A belated L’shana Tovah to my friends and neighbors in the Jewish community. I am writing this piece as a follow up to an article that appeared earlier this year in the Journal, entitled “Essex North Shore students research the Holocaust.” To summarize, it described the experiences my students had in studying the Holocaust, and creating exhibits to teach the community about aspects of the Holocaust that aren’t the topics that are covered in the standard curriculum. On December 18, 2018, the 115 students turned the Media Center of the school into a museum where they acted as docents, teaching students, faculty, staff, and community members about the Holocaust.
It is this unique approach to the curriculum that led me to the experience I had on Monday at the State House in Boston.
Early in the school year I, along with my teaching partner, Justin Bilton and a former student, Casey, were contacted by the Anti-Defamation League in Boston about testifying in support of Senate Bill 327 and House Bill 566. These bills would mandate that genocide education is addressed in both middle and high school. These bills are not simply about the Holocaust either; they support educating the students of the Commonwealth about the concept of genocide. This approach is aimed to create a generation of young people equipped to fight against hate and prevent these crimes against humanity before they happen.
Testifying before the legislature is an amazing experience. To be part of the process that creates laws is humbling to say the least. Justin, Casey, and I took the opportunity very seriously. We testified in a specific order to maximize the impact of our collective nine minutes before the committee. Justin talked about the impetus behind the creation of the class, our pedagogy, and how we approach the content with our students. Casey spoke about how the class impacted her career path. Her vocational area was equine science and as she left school, she was heading off to become a vet. However, after taking our class, she decided that her time at Merrimack College would be spent studying human rights and international law, so that when she enters the world, she can fight injustice on the front lines.
My testimony focused on the human impact that genocide has had on my life, and why I teach my genocide studies class.
While I have been a member of the Congregation Shirat Hayam community since 2007, my family had been involved with the Jewish community of the North Shore for decades. My grandparents, Henry and Margaret Stark, were founders of Temple Beth El, with leadership roles in the Brotherhood and Sisterhood respectively. Many people also knew my grandmother as Ms. Haddassah; she helped run that store for almost 30 years. My testimony today told her story; here is a selection:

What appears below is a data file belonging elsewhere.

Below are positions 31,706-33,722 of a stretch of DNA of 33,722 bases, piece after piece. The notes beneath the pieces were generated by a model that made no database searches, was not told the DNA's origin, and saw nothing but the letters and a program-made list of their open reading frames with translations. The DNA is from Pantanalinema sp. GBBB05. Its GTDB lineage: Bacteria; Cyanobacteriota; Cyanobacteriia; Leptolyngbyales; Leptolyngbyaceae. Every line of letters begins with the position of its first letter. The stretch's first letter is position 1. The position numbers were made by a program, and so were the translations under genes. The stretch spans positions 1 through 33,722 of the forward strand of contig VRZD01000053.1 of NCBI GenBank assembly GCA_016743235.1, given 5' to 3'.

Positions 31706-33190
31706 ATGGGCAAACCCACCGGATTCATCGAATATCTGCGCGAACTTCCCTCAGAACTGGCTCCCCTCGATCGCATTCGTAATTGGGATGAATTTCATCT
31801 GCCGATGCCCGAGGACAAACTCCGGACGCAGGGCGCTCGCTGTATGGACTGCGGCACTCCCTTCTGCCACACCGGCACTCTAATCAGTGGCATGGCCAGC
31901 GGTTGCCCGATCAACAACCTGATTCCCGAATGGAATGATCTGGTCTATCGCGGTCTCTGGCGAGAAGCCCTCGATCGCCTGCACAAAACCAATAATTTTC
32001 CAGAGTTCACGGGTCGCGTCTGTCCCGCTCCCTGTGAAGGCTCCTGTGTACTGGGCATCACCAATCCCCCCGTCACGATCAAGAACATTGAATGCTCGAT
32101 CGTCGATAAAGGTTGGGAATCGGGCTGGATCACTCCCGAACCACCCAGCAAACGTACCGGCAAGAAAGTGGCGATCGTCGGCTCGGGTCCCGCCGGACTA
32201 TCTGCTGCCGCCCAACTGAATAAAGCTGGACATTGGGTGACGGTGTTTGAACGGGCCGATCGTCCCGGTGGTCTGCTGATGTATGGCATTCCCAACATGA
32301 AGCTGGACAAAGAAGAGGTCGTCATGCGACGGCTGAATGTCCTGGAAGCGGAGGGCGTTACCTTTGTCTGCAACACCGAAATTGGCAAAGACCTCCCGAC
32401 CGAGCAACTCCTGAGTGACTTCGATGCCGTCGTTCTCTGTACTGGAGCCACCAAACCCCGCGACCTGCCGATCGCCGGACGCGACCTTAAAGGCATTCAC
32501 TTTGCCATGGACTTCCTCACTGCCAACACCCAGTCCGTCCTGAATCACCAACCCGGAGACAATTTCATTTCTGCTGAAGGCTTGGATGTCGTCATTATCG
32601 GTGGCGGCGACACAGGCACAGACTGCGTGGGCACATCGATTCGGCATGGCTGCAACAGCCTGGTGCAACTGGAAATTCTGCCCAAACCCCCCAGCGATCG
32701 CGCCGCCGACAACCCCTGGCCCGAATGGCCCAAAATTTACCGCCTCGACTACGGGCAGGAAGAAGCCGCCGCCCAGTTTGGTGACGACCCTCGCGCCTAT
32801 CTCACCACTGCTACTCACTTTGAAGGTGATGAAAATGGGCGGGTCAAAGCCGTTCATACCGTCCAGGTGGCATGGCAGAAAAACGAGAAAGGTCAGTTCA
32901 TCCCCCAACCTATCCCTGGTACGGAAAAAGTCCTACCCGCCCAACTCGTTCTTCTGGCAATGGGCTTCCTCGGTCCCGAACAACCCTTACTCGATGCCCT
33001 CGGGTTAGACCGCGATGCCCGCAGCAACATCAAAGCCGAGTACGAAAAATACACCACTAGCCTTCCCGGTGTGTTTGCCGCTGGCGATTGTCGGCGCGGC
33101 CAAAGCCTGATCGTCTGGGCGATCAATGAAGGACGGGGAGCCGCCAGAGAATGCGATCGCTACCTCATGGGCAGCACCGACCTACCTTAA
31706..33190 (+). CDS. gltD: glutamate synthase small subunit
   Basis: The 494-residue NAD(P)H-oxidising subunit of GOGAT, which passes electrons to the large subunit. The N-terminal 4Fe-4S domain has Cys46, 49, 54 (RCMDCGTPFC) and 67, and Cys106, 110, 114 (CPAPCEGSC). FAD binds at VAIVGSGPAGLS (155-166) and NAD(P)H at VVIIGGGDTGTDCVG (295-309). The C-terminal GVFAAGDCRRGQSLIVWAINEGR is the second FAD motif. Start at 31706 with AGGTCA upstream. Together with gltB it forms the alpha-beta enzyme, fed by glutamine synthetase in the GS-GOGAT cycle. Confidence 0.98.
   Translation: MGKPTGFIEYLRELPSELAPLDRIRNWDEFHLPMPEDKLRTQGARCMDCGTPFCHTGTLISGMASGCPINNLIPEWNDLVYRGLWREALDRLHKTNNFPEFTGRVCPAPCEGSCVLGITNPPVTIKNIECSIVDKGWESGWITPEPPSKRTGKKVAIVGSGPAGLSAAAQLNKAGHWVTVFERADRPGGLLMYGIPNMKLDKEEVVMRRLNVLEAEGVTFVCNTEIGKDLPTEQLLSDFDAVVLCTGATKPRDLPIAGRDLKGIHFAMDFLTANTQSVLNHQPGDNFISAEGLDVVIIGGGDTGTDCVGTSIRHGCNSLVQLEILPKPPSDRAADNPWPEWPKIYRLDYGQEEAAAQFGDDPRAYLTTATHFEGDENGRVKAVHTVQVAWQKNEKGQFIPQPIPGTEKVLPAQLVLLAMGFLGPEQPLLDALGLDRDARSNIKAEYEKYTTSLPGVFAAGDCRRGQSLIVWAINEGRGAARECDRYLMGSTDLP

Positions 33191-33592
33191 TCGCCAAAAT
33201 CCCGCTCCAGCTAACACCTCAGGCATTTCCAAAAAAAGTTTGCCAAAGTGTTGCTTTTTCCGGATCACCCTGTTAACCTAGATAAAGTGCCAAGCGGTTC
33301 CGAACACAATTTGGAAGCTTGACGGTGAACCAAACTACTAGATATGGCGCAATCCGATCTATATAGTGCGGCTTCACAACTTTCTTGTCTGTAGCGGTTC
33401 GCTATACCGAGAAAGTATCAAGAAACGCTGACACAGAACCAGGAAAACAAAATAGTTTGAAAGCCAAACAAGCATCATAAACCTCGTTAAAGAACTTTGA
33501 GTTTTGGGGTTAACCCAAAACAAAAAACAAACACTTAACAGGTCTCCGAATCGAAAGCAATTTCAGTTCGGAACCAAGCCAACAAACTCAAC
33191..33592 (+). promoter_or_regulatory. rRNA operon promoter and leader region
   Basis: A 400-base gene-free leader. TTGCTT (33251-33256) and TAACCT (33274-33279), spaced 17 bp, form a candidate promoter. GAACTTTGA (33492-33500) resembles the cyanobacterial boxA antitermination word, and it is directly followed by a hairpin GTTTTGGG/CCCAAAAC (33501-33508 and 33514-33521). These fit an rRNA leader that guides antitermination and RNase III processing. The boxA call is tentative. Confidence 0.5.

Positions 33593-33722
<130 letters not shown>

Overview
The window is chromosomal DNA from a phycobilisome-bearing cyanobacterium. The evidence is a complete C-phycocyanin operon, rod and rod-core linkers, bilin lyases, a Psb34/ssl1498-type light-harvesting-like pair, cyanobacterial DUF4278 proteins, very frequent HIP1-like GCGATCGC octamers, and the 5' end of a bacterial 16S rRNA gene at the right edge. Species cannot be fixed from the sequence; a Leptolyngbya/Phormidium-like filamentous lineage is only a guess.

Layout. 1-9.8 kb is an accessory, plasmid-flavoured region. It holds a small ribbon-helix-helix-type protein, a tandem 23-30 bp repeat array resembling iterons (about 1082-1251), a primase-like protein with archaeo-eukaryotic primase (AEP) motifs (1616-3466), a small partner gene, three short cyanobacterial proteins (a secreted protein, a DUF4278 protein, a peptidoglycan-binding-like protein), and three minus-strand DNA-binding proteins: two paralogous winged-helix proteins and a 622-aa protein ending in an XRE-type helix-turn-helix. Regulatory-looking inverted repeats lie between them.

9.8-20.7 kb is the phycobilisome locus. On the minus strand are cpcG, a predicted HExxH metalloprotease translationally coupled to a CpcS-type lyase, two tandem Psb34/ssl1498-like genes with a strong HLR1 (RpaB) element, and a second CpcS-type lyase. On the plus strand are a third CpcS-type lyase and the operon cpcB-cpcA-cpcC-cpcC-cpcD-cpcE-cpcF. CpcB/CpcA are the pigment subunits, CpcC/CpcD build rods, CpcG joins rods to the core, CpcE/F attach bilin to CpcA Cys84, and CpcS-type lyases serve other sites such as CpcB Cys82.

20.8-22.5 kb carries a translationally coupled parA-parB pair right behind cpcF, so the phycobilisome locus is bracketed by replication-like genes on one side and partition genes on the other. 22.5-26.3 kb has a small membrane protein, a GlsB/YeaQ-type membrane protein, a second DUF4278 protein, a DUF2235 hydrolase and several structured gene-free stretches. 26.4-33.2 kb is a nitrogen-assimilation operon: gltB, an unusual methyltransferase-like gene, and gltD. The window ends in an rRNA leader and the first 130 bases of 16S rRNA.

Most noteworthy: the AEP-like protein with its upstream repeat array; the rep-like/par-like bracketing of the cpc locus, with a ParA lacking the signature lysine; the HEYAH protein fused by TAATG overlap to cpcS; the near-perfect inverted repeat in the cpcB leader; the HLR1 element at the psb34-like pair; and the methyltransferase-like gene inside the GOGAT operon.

Nov. 9th and 10th, 1938, a pogrom, later to be known as Kristallnacht, is enacted by Minister of Propaganda Josef Goebbels and paramilitary all over Germany destroyed Jewish stores, breaking their windows. Synagogues were burned, and some 30,000 Jews were deported to concentration camps at Dachau, Buchenwald and Sachsenhausen.
It is that point Margaret, at 18 years old, acted on her own to go to the American embassy and start the process of emmigration to America. Her older sister in New York was her sponsor and in April of 1939, she left on a ship, never to set foot in her homeland again.
Her parents and brother were not so lucky. They could not get out of Germany and were eventually deported to Sobibor where they were murdered by the Nazis along with 6 million other Jews and approximately 5 million members of other persecuted groups.
Why am I telling you about Margaret Elsberg? She would eventually marry another German immigrant, Hans Henry Stark, and find their way to the North Shore, where Henry owned Stark Sales, a leather business in Peabody, where I live today with my wife Rachel and daughter Liora.
It was a this point that I looked up from my notes to see the legislators in front of me, including Paul Tucker of Salem and Tom Walsh of Peabody, making the connection that genocide was a subject of not only educational, but personal importance. It is that importance, to myself, along with my community… our community, that drives me to make my genocide studies class a thorough, authentic experience that creates a new generation of what Nuremberg prosecutor Ben Ferencz would call “watchers of the sky.” These are the individuals that will be charged with preventing hate, bigotry, and genocide in the future.
Jason P. Stark is the History Content Facilitator at Essex North Shore Agricultural and Technical High School. He is a member of Congregation Shirat Hayam and an educator in their Center of Jewish Education. Jason lives in Peabody with his wife Rachel and daughter Liora.